In our previous Quick Reads, we explored how Total Productive Maintenance (TPM) is an approach…
In order to create a Lean environment that is in harmony with customer demand, it is important to focus on the rate at which your product or service flows through the value stream. This is where Takt Time, Cycle Time and Lead Time come into play. In this QuickRead, we will take a look at each of these Lean metrics and explain what they are, along with how to measure them and the benefits they can bring to your organisation.
When should I use the Lean metrics?
If there is a customer with a demand, these metrics are relevant and beneficial, from car manufacturing to call centres, financial institutions to bakeries; they all serve customers who require a product or service.
For the purposes of keeping this Quick Read simple, we will refer to the service or product as a ‘widget’.
Let’s take a closer look at each metric in turn:
Takt Time is used to measure customer demand. It refers to the time between starting work on a widget and starting work on the next widget. It is the German word for ‘a precise interval of time’, and works like a metronome (the device used by musicians that marks time at a selected rate by giving a regular tick).
Think of Takt time as the “HEART BEAT” of the process based on the customer demand.
Remember! Takt Time must be defined properly or it can cause unnecessary employee stress and boredom. It is not ‘time and motion’ micro-management of employees akin to Taylorism, rather a study of process capability. On-going monitoring and continuous improvement are necessary to ensure this does not happen.
To work out your Takt Time, take your total available work time and divide it by customer demand:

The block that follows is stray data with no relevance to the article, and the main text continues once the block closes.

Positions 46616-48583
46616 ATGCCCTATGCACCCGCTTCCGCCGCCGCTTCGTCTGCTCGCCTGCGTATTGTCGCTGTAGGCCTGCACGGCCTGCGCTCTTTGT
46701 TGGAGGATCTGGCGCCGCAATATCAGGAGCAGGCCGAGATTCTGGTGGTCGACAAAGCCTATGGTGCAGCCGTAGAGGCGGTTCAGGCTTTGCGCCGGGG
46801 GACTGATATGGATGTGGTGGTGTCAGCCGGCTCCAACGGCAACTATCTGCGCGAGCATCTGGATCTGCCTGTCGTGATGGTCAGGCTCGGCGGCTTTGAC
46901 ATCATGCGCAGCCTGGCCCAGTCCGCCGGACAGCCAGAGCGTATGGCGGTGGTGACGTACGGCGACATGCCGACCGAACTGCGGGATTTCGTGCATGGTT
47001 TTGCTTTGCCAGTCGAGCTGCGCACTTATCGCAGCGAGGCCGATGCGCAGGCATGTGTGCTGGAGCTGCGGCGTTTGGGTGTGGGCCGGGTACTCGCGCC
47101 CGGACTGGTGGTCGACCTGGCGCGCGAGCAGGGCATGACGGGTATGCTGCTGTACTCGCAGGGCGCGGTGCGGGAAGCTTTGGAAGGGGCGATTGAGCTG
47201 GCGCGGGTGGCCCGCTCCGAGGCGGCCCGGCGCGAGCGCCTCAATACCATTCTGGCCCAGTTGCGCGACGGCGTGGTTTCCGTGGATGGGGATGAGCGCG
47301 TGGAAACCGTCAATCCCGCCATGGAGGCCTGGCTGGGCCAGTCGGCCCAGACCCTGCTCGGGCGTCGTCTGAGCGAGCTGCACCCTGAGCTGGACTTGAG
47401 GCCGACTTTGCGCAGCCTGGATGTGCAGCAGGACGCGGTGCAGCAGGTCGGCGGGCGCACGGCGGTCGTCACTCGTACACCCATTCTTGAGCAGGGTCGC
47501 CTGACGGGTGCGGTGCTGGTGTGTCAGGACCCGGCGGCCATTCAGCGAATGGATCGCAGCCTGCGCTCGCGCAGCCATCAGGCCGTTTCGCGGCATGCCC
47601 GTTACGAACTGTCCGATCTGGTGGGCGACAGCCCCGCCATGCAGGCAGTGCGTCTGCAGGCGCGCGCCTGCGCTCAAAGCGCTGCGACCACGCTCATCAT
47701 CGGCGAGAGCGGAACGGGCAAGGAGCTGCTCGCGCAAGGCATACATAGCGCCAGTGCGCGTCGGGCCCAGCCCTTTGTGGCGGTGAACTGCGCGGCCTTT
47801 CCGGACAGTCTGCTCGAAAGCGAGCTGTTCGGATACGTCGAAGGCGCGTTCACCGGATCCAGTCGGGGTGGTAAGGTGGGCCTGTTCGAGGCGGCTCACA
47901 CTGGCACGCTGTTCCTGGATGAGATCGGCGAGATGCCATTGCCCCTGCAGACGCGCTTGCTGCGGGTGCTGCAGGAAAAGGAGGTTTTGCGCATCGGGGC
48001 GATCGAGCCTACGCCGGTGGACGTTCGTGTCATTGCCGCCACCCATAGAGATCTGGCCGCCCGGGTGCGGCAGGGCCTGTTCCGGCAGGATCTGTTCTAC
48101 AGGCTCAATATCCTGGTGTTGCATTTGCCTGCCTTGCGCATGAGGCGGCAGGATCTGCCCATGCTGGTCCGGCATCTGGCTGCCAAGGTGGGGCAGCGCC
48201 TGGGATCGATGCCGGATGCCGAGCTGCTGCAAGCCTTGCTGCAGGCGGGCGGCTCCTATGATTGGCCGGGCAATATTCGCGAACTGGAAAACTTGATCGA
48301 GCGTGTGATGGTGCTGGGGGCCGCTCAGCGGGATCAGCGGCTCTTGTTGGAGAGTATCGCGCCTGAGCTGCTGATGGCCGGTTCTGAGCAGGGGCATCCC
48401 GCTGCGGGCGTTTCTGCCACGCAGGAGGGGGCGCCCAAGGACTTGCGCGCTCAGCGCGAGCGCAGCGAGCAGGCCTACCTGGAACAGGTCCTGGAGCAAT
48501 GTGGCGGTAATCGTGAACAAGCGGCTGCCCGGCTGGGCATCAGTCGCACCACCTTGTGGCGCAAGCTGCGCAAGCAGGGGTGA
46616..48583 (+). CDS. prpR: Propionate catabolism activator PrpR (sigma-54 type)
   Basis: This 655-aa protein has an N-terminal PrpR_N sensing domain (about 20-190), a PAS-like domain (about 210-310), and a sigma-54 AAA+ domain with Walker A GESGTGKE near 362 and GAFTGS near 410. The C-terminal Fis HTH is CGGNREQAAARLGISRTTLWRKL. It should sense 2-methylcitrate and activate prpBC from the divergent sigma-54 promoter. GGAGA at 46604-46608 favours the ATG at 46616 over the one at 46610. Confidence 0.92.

- I have to make 10,000 widgets a month to meet customer demand
- My company has a 6 hour working day, 20 days a month
This equates to 120 hours a month which is 432,000 seconds
To meet customer demand, we need to produce one widget every 43.2 seconds.
People often misunderstand Takt Time, assuming they need to work out how long their process takes to make a single item, then multiply this number by the customer demand. This number is then used to work out how many employees they will need to match the demand – this calculation will ultimately assume more people are required to fulfil customer orders. However, Takt Time encourages us to think the opposite. It encourages us to redesign our process/operations to match customer demand using the resource available (available time/output capacity). It should be a big driver of continuous improvement activities.
Remember! If we were doing this in a live Lean operation, we would also consider the likelihood of timing delays due to operational issues, downtime, breaks, staff absence etc. So, in reality, the Takt Time would be less than 43.2 seconds. A future QuickRead will explain how to address some of these issues to using OEE (Overall Equipment Effectiveness).